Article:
So, with the consumption tax introduced on 1 April, just how well did retailers do in March? On the whole, the situation was similar to the last increase back in 1997, but with far greater buying of high end items and, for some categories, sales increases that were as high as the month before the tax was first introduced in 1989. Supermarkets expect the consequent downturn to last no longer than April and May.
To no one’s surprise, retail sales surged in March as people rushed to stock up prior to the consumption tax increase. The Japan Shopping Centre Council reported same store sales for its members up 11.4%, one of the highest single month growth figures on record. Sales were strong across the country, but SCs in Shikoku (18%) and Hokkaido (15%) were up the most. Sapporo, Tokyo, Nagoya and Hiroshima SCs also saw sales up in double figures.
Similarly for supermarkets, the Japan Chain Store Association (JCSA) reported that same store sales for the 9,000 stores run by its 59 members were up 9.4%, the highest single month growth since the tax was first introduced in 1989. They were also helped by good weather and plenty of shopping days. The JSCA noted that the last time the tax was increased in April 1997, sales slumped 4.6% in the first month, but recovered in May. It expects an even lower decline for supermarket chains this time around and a similar rapid recovery. As in other sectors, bulk buying was prominent, with household goods such as furniture and cosmetics up 20-30% on last year, and dried and packaged foods also selling strongly. Member companies said footfall was up 1.4% and average purchases per customer up 7.5%.
For convenience stores, the Japan Franchise Chain Association reported that same store sales were up for the second month in a row in March, by 2.9%, with sales per customer up 3.9%. The 39 member companies of the DIY Association also saw sales up by 30.7% to ¥209.6 billion for the month, a significant jump from the 3.8% growth in February. Footfall was up 8.1%, with orders for home reform up 57.2%, along with basic household necessities such as toilet paper, up 52%.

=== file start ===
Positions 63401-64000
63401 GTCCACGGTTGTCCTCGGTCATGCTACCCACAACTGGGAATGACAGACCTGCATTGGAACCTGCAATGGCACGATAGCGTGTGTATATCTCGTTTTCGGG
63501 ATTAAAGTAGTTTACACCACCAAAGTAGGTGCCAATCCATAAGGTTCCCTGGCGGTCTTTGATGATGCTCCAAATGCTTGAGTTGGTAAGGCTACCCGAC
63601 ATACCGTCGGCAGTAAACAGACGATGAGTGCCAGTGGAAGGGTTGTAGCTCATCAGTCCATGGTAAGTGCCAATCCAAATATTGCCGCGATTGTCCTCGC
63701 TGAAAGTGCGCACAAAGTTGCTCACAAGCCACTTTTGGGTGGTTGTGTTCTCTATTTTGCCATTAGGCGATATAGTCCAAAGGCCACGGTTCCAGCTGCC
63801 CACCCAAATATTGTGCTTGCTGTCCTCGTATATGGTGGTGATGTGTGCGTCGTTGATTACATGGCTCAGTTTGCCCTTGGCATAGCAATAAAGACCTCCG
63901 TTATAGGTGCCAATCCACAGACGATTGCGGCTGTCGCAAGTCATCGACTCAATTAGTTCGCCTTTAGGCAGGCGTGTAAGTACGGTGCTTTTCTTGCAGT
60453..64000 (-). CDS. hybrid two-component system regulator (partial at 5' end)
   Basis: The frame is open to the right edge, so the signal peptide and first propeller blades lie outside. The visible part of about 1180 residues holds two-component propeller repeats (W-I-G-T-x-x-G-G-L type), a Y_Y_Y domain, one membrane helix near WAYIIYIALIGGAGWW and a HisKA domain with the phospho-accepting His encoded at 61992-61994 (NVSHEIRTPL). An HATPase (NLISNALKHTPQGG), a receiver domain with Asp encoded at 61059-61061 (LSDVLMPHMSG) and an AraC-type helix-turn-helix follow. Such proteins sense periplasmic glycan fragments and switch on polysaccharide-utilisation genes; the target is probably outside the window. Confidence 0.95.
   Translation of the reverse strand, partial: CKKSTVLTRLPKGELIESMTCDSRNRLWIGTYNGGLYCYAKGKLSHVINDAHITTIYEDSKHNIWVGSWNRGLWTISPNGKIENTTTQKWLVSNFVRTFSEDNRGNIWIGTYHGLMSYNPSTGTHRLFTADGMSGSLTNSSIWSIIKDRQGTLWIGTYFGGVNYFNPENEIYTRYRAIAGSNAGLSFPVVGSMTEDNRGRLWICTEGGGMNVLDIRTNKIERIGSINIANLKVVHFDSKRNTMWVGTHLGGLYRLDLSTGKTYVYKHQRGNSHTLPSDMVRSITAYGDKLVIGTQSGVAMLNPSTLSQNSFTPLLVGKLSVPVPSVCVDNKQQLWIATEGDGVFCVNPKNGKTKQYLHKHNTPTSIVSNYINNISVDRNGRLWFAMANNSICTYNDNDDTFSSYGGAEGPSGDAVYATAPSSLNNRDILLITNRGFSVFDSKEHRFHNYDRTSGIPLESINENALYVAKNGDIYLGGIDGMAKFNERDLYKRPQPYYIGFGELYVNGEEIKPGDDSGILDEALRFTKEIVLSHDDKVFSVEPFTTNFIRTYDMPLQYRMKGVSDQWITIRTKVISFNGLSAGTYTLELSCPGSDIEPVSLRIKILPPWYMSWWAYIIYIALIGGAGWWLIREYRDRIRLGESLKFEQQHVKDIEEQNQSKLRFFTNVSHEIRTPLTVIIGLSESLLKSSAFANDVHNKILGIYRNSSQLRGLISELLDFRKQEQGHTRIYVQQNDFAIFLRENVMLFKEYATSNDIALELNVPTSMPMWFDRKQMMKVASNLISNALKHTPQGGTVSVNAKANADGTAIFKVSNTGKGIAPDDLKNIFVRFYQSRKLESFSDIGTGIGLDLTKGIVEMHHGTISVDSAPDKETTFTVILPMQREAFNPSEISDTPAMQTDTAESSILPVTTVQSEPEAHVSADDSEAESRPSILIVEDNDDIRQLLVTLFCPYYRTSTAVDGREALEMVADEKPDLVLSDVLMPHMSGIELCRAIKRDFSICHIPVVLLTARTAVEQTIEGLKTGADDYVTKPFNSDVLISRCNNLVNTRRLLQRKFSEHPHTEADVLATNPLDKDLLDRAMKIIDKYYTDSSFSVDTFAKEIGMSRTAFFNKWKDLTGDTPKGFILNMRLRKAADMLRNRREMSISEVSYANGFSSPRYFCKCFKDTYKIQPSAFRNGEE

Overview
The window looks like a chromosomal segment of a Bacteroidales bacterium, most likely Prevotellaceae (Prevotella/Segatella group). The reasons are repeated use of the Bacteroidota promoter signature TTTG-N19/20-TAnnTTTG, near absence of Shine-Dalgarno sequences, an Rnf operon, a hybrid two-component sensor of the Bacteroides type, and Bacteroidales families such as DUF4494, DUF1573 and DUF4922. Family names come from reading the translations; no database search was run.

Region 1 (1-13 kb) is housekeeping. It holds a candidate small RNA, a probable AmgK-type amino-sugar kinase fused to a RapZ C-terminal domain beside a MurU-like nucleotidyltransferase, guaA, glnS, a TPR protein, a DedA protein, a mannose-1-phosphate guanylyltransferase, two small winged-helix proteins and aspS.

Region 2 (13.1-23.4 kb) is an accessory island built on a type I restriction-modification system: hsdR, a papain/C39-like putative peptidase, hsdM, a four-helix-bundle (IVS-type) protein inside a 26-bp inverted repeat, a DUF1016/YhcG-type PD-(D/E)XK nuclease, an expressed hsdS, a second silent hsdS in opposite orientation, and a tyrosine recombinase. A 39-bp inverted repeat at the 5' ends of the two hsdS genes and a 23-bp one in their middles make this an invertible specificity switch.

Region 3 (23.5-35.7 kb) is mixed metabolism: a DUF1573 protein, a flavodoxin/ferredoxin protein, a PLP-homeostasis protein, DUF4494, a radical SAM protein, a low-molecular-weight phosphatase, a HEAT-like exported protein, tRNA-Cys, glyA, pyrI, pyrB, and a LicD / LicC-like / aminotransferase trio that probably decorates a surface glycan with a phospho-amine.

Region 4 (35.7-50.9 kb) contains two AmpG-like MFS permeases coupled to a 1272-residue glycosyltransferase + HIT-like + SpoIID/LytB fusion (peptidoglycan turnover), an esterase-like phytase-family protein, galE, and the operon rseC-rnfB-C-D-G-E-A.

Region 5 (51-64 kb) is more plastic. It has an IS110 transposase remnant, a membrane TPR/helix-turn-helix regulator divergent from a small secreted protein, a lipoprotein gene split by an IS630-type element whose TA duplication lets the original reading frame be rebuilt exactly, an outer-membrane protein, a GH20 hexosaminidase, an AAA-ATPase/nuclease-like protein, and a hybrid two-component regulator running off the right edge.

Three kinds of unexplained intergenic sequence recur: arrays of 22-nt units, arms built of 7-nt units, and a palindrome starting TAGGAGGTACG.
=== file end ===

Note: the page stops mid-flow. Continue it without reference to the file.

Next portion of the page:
Not surprisingly, department stores did best of all, surging 25.4% overall, more than in 1997 when sales jumped 23%. All major cities saw sales up in double-digits, with stores in Nagoya alone up 37.3%, Osaka up 32.1% and Kobe up 30%. As with SCs, Shikoku had the strongest sales among the regions, up 30.6%. Tokyo department stores, which account for a quarter of the entire market, were up 25.3%, lower than the 35.3% jump in the same month in 1989.
By category, accessories grew most, up 38.6% compared to last year, but the sub-category of art, jewellery and high end watches was up 67.2%, the highest growth rate since 1967. Apparel, which makes up a third of total sales, was up 18.5%, while food was up 5%, both lower than in 1997.
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